“At the beginning, I think, I heard the nurse say ‘dial 444 cardiac arrest’. I felt scared. I was on the ceiling looking down. I saw a nurse that I did not know beforehand who I saw after the event. I could see my body and saw everything at once. I saw my blood pressure being taken whilst the doctor was putting something down my throat. I saw a nurse pumping on my chest...I saw blood gases and blood sugar levels being taken.”

Part of the image showing categories 4 and 5.
   
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(2022-12-11, 12:45 PM)Typoz Wrote: Back to that first AWARE study, that case did appear in the published paper on the results. Other people try to distract from that by pointing very narrowly to the hidden targets placed on high shelves. I reached the conclusion with a back-of-a-fag-packet* estimate that given the low numbers of patients included in the study, it might take something like 500 years to gather sufficient data with that experimental design, given that it is always a low priority in a clinical care environment where the care and well-being of the patient is the first priority.

* fag = cigarette

Yeah I feel as if these studies are almost designed with the hope of failure.

That said, I'm not overly worried. As medicine gets better at bringing people back from the brink, we will have more and more NDEs.

The phenomenon is already part of public discourse in tandem with other parapsychological research, and the increased number of NDEs will just bring more and more focus onto the field as a whole.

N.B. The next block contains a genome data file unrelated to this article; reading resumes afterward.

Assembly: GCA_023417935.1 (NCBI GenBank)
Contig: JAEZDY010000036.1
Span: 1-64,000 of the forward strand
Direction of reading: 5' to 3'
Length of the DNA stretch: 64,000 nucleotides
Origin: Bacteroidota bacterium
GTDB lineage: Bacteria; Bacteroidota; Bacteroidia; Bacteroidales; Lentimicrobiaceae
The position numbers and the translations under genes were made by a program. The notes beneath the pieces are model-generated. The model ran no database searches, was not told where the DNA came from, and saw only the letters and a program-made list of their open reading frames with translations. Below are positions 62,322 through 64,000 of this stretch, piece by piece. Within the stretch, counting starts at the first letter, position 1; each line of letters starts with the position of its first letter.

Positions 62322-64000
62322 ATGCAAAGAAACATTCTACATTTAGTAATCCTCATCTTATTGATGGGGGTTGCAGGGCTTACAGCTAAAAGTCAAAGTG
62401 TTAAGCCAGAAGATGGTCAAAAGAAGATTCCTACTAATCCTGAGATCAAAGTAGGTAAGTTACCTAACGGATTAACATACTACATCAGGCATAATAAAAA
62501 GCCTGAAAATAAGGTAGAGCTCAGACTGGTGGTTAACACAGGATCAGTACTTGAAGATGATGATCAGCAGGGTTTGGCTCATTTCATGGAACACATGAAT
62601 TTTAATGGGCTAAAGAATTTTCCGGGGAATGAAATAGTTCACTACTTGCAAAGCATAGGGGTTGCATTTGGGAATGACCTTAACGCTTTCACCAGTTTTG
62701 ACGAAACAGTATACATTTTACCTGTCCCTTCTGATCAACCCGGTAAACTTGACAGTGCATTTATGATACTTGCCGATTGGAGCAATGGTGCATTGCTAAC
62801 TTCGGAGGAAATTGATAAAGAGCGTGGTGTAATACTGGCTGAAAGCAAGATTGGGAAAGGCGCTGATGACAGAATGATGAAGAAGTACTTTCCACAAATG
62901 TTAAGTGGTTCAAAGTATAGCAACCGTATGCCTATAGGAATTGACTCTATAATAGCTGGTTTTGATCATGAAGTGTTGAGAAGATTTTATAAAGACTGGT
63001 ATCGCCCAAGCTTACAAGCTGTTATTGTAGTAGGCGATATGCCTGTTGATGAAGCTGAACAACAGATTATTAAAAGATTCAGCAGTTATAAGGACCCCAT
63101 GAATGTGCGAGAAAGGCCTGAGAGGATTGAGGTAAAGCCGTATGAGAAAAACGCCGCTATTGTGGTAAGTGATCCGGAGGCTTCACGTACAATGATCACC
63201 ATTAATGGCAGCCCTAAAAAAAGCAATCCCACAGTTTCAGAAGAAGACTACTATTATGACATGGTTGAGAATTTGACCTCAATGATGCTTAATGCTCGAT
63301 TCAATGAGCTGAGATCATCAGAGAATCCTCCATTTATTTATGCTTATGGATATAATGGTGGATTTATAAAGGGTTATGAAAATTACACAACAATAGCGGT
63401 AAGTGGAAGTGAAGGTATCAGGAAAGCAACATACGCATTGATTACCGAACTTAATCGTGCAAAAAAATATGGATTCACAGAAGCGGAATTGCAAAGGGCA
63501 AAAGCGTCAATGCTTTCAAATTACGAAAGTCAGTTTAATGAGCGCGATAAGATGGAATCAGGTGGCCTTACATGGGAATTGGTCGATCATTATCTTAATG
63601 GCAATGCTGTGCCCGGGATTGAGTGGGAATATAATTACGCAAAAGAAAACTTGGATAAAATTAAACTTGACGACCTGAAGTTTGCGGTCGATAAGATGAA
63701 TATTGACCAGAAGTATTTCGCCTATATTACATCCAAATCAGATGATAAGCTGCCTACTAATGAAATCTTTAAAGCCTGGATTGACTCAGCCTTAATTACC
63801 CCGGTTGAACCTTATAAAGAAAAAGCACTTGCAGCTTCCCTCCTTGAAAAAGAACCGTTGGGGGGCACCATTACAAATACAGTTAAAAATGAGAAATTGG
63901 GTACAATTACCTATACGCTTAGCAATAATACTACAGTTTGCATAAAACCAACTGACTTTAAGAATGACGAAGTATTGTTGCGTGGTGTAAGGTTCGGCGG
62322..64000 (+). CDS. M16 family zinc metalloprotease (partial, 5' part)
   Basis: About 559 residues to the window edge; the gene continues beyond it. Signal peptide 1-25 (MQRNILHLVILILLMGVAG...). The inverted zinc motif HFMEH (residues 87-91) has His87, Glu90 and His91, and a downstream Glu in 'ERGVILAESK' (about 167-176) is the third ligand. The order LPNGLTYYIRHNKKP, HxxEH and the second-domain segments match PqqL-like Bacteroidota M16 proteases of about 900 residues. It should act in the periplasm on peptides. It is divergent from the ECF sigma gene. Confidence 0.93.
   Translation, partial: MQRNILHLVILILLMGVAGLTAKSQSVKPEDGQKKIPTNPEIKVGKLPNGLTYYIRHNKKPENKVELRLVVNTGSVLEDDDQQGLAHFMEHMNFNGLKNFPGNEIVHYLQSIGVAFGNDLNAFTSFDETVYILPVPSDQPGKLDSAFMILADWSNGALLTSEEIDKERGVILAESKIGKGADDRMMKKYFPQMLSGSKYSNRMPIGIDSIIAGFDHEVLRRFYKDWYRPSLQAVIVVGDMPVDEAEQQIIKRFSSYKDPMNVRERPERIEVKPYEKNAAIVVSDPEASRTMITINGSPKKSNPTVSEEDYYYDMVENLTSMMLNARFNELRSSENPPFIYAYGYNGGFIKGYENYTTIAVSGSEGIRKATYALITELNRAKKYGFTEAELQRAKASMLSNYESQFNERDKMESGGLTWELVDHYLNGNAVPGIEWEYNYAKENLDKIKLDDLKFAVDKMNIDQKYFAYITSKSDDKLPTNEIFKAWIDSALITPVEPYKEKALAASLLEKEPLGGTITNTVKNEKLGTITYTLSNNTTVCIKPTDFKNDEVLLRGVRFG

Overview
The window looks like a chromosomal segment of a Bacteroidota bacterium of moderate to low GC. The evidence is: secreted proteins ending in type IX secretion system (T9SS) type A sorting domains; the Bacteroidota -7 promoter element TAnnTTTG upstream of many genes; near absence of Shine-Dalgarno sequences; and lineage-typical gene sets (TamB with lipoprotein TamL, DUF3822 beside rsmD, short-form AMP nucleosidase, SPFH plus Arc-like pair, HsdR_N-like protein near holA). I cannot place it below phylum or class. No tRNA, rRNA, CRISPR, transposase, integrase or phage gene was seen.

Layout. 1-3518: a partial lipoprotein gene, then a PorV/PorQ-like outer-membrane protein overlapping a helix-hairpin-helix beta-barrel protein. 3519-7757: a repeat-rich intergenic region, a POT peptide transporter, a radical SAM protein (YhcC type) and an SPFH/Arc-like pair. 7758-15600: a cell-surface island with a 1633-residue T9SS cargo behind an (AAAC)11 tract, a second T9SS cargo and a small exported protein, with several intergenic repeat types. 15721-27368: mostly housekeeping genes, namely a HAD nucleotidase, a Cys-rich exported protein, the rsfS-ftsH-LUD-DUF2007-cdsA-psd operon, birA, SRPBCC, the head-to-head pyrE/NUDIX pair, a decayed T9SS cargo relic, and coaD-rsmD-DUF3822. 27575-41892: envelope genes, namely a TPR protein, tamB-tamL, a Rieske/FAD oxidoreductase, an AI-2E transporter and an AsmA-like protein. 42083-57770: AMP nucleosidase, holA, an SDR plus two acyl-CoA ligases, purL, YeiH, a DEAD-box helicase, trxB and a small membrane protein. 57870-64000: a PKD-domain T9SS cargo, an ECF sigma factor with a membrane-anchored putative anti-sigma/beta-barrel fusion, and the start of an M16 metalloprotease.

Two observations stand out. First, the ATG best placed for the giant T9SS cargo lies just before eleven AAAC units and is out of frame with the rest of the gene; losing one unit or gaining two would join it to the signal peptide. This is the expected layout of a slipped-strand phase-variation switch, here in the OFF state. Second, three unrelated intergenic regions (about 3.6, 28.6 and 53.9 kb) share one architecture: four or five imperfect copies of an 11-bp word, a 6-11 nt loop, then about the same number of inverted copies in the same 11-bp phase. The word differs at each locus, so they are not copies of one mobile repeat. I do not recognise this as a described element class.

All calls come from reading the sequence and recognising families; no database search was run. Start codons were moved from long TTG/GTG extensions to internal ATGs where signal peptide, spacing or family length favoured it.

If anything I feel like the skeptics are grasping at their last chances to turn the tide against the paranormal. Once we have confirmation that consciousness involves quantum level aspects/processes, we will have the avenue parapsychology needs to close the gap between the non-mental and mental aspects of reality...

IMO anyway. Big Grin
'Historically, we may regard materialism as a system of dogma set up to combat orthodox dogma...Accordingly we find that, as ancient orthodoxies disintegrate, materialism more and more gives way to scepticism.'

- Bertrand Russell


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(2022-12-11, 03:41 PM)Typoz Wrote: If I may take the liberty of quoting directly from the published paper which I downloaded from here:
https://ifac.univ-nantes.fr/IMG/pdf/awar..._study.pdf

4. Discussion

Table 2

Part of the image showing categories 4 and 5.